What was here before?
Jonas Bronck, the borough’s namesake, built his farm near present-day East 132nd Street and Lincoln Avenue. He only lived in the area for around four years and sold the land to the powerful Morris family in 1670. Several centuries later in 1828, Jordan L. Mott purchased property that would become Mott Haven for his ironworks, and over the ensuing decades the area developed considerably. By the 1870s this parcel of land was lined with brownstones and brick and framed residences. Around the same time, the IRT Third Avenue Line, an elevated railway between Manhattan and the Bronx, ran through this site until it was closed in the 1950s and dismantled.
How did this site become a park?
The City of New York acquired the land for this playground in 1963 through condemnation. The playground was developed by the New York City Housing Authority in tandem with the construction of the adjacent Mott Haven Houses and the Willis School, which included the elimination of a portion of East 140th Street.
The playground opened in 1967 as a Jointly Operated Playground serving P.S. 49 and the local community. Beginning in 1938, the Board of Education (now the Department of Education) agreed to provide land next to schools where NYC Parks could build and maintain playgrounds that could be used by the school during the day and by the public when school is not in session be jointly managed by the Board of Education and Parks. In 1987, P.S. 49 Playground was renamed Willis Playground.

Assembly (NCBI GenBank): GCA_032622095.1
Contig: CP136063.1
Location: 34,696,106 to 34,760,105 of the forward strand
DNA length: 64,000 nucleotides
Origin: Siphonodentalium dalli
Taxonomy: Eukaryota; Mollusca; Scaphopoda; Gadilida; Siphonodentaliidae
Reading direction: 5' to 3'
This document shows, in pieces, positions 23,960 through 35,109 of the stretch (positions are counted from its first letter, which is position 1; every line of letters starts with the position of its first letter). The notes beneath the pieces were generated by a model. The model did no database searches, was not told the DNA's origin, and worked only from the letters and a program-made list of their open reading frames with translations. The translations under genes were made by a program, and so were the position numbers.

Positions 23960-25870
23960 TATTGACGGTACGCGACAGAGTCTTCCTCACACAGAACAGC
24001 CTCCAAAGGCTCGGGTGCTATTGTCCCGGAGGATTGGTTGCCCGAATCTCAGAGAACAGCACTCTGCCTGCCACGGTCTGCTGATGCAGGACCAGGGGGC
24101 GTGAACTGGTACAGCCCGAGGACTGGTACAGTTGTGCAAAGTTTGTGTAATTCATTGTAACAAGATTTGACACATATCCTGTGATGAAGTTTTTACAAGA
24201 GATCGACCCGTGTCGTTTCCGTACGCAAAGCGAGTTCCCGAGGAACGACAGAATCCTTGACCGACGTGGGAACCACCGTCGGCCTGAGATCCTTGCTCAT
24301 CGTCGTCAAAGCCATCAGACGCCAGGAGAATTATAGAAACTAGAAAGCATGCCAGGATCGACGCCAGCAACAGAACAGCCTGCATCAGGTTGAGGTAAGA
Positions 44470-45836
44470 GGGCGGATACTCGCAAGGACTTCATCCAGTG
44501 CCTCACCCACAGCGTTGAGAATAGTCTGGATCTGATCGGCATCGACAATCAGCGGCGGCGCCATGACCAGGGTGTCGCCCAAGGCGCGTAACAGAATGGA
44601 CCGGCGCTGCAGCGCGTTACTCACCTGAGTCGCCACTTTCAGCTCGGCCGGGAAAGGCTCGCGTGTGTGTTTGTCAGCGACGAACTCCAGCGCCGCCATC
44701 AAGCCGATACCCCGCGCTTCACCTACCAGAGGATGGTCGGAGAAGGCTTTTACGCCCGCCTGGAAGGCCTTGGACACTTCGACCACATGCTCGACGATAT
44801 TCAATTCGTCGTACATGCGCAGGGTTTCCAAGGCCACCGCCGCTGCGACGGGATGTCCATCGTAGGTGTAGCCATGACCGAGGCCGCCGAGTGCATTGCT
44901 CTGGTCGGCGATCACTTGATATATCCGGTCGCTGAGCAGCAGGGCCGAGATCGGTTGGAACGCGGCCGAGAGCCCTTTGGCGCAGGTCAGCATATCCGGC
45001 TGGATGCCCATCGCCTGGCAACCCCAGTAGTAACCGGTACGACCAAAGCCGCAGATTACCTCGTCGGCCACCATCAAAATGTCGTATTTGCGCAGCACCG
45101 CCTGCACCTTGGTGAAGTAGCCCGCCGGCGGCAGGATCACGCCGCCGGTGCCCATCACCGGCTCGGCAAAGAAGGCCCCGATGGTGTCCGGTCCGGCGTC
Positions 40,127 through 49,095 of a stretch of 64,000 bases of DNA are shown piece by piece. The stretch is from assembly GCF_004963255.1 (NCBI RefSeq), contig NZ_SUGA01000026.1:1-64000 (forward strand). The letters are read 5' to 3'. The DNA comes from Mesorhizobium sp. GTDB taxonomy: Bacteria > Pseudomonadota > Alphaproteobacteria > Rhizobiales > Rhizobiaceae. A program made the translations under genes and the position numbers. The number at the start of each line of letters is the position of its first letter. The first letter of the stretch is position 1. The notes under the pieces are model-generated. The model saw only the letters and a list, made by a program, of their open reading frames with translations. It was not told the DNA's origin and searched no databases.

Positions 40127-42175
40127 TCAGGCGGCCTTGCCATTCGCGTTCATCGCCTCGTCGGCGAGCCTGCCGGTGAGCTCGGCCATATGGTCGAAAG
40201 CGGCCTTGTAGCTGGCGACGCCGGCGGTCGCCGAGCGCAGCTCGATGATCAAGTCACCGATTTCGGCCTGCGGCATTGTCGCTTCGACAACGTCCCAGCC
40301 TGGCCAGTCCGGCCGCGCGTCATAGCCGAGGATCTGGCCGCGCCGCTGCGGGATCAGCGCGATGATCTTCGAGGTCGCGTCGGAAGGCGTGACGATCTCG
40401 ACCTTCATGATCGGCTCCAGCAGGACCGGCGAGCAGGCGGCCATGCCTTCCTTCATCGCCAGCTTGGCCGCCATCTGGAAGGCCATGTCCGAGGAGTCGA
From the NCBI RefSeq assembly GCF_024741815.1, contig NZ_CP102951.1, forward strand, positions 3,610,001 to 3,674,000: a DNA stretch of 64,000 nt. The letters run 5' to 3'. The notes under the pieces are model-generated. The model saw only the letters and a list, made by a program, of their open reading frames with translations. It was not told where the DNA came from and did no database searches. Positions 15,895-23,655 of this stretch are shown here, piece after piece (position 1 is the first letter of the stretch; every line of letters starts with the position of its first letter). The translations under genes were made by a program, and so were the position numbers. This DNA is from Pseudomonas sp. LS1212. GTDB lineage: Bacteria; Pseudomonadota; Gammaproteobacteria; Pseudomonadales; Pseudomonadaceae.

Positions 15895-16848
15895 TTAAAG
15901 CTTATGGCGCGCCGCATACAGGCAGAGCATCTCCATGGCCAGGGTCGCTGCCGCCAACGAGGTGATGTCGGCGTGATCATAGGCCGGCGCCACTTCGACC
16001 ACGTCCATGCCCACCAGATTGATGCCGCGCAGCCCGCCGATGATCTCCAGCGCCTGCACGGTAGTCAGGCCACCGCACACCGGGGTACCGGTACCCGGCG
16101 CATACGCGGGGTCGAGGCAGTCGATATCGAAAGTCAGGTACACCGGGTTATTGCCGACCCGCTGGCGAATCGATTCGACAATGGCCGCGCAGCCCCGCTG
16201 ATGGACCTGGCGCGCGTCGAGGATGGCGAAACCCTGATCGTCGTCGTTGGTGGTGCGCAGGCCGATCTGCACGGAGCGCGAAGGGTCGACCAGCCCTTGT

The site was updated in 1999 and reconstructed in 2022 with two new play sets outfitted with activities geared towards a wider age range, new swing sets, and a spray shower that serves as a playful centerpiece in the playground, among other basic site upgrades.
Who is this park named for?
The playground, school, and avenue are all named to honor Edward Willis, a real estate businessman in the 1860s who lived at 280 Alexander Avenue. Known as “The Irish Fifth Avenue” and “Politician’s Row,” the avenue between East 137th and 141st Streets was notable for its elaborate architecture and became a landmarked district in 1969.
Willis Avenue opened in honor of the businessman in 1897, replacing what had been the main thoroughfare of the 19th-century village of Old Morrisania. The Willis Avenue Bridge, designed by Thomas C. Clarke, opened four years later, connecting Willis Avenue and 132nd Street in the Bronx with First Avenue and 125th Street in Manhattan.